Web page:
The company is increasing its interest in major oil and liquids rich plays, such as the South Texas Eagle Ford play and the Fort Worth Barnett Shale Combo, as well as Colorado Niobrara, Oklahoma Marmaton, West Texas Wolfcamp, Neuquen Basin and New Mexico Leonard. This will help EOG achieve its new volume target, which is also likely to facilitate the generation of significant future cash flows. EOG continues to divest assets to concentrate on liquid rich plays and has realized around $1.2 billion in the first nine months of 2012, which is expected to climb to $1.3 billion for the full year. UBS has said that EOG will realize an estimated $450 million for exiting the Kitimat project in which it had minimal interest in any case.
Natural Gas Producers to Avoid
I do not see any short-term growth catalyst that will help natural gas producers weighed significantly towards gas in 2013. This is going to result in low operating margins as well as significantly reduced cash flows.
Paramount Resources is heavily weighted towards natural gas and produces only 20,000 boepd (85% natural gas), However, it's enterprise value is $3.5 billion and it trades at 58 times its annualized funds from operations (FFO).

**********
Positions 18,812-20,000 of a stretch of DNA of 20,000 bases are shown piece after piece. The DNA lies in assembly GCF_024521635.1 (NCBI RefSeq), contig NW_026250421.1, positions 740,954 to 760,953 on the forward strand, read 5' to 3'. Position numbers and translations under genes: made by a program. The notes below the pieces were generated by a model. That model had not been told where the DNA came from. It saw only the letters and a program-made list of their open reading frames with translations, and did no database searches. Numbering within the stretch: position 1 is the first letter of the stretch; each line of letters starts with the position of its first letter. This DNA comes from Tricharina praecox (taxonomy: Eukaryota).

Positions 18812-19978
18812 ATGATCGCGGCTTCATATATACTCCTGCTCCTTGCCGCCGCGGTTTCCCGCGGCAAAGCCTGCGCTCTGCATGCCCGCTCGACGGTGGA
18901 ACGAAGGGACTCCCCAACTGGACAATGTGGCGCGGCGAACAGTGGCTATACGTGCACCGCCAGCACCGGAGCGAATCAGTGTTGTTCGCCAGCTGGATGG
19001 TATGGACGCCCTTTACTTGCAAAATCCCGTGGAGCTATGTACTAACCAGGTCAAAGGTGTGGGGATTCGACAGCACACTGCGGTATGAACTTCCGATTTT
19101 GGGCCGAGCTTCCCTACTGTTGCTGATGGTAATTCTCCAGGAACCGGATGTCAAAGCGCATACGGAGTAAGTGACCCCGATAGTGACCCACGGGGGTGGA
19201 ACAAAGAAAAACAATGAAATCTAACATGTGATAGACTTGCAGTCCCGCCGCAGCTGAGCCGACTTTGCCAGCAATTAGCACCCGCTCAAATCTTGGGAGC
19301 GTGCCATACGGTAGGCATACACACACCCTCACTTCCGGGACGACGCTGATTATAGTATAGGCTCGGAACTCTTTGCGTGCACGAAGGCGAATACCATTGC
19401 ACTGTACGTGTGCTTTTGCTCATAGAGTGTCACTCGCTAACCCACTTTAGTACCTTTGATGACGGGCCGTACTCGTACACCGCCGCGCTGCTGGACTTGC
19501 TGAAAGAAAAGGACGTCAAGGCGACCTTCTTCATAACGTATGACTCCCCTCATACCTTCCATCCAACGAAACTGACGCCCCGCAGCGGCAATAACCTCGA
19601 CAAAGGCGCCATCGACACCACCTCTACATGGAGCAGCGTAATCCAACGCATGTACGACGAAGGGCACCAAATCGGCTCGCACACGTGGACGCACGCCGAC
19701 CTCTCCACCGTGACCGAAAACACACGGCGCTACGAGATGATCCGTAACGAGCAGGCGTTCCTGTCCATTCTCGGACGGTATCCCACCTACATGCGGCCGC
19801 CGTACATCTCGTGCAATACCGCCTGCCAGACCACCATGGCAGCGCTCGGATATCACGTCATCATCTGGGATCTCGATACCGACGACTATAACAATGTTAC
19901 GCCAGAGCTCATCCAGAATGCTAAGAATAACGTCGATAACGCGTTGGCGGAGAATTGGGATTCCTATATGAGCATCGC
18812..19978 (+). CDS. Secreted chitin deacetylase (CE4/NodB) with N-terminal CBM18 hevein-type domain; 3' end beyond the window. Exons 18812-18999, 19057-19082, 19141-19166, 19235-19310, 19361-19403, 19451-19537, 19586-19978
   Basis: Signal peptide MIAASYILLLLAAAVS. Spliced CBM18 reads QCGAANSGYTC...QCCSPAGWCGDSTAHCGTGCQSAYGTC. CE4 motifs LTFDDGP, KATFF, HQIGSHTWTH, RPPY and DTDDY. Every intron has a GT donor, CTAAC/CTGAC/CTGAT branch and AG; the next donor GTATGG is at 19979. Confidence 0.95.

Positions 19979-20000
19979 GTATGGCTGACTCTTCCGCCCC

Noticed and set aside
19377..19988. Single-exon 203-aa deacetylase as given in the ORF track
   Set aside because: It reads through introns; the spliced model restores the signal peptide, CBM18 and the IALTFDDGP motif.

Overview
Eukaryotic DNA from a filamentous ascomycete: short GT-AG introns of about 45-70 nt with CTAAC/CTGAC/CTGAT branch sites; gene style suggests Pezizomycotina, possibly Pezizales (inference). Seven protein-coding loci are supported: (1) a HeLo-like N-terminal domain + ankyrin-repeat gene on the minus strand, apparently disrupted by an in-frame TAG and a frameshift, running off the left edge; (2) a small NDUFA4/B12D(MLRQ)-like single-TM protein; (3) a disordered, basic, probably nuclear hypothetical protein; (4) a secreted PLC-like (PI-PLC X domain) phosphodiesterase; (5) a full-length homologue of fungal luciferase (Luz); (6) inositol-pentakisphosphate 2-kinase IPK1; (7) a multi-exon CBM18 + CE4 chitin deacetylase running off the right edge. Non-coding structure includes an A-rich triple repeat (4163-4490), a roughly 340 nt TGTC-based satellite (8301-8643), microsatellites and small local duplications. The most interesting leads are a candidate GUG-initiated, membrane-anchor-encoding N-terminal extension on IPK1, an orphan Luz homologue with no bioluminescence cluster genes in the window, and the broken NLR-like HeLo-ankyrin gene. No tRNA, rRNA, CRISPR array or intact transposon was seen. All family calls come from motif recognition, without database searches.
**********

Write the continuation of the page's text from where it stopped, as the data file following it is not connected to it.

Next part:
Tourmaline Oil had 2012 production at 70,000 boepd with only 9% oil and liquids. With an estimated FFO (annualized) at $300 million and an enterprise value of $5.7 billion, it trades for 19 times the annualized FFO.
Quicksilver Resources (NYSE: KWK) is swamped by a mountain of $2.2 billion in long-term debt, which is unsustainable. Quicksilver Resources’ enterprise value is $2.7 billion while the annualized FFO is only $200 million. After its latest asset disposal in South Louisiana, it has production of 53,000 boepd, which gives an annualized FFO of only $400 million. Quicksilver Resources has been losing money for three consecutive quarters, and it is also expected to show losses in Q4 2012.
Despite its rapid transition to oil, EOG still has considerable natural gas exposure, and more than half of production still comes from natural gas and not oil and liquids. In addition, as of year-end 2011, about 39% of the company’s net proved reserves were crude oil and condensate and natural gas liquids. The remaining 61% was natural gas. The company still has a long way to go to reduce dependence on natural gas. I need to see more concrete developments before recommending this stock to investors. In the meantime, I am placing a “Neutral” rating on the stock.
jordobivona has no position in any stocks mentioned. The Motley Fool has no position in any of the stocks mentioned. Try any of our Foolish newsletter services free for 30 days. We Fools may not all hold the same opinions, but we all believe that considering a diverse range of insights makes us better investors. The Motley Fool has a disclosure policy. Is this post wrong? Click here. Think you can do better? Join us and write your own!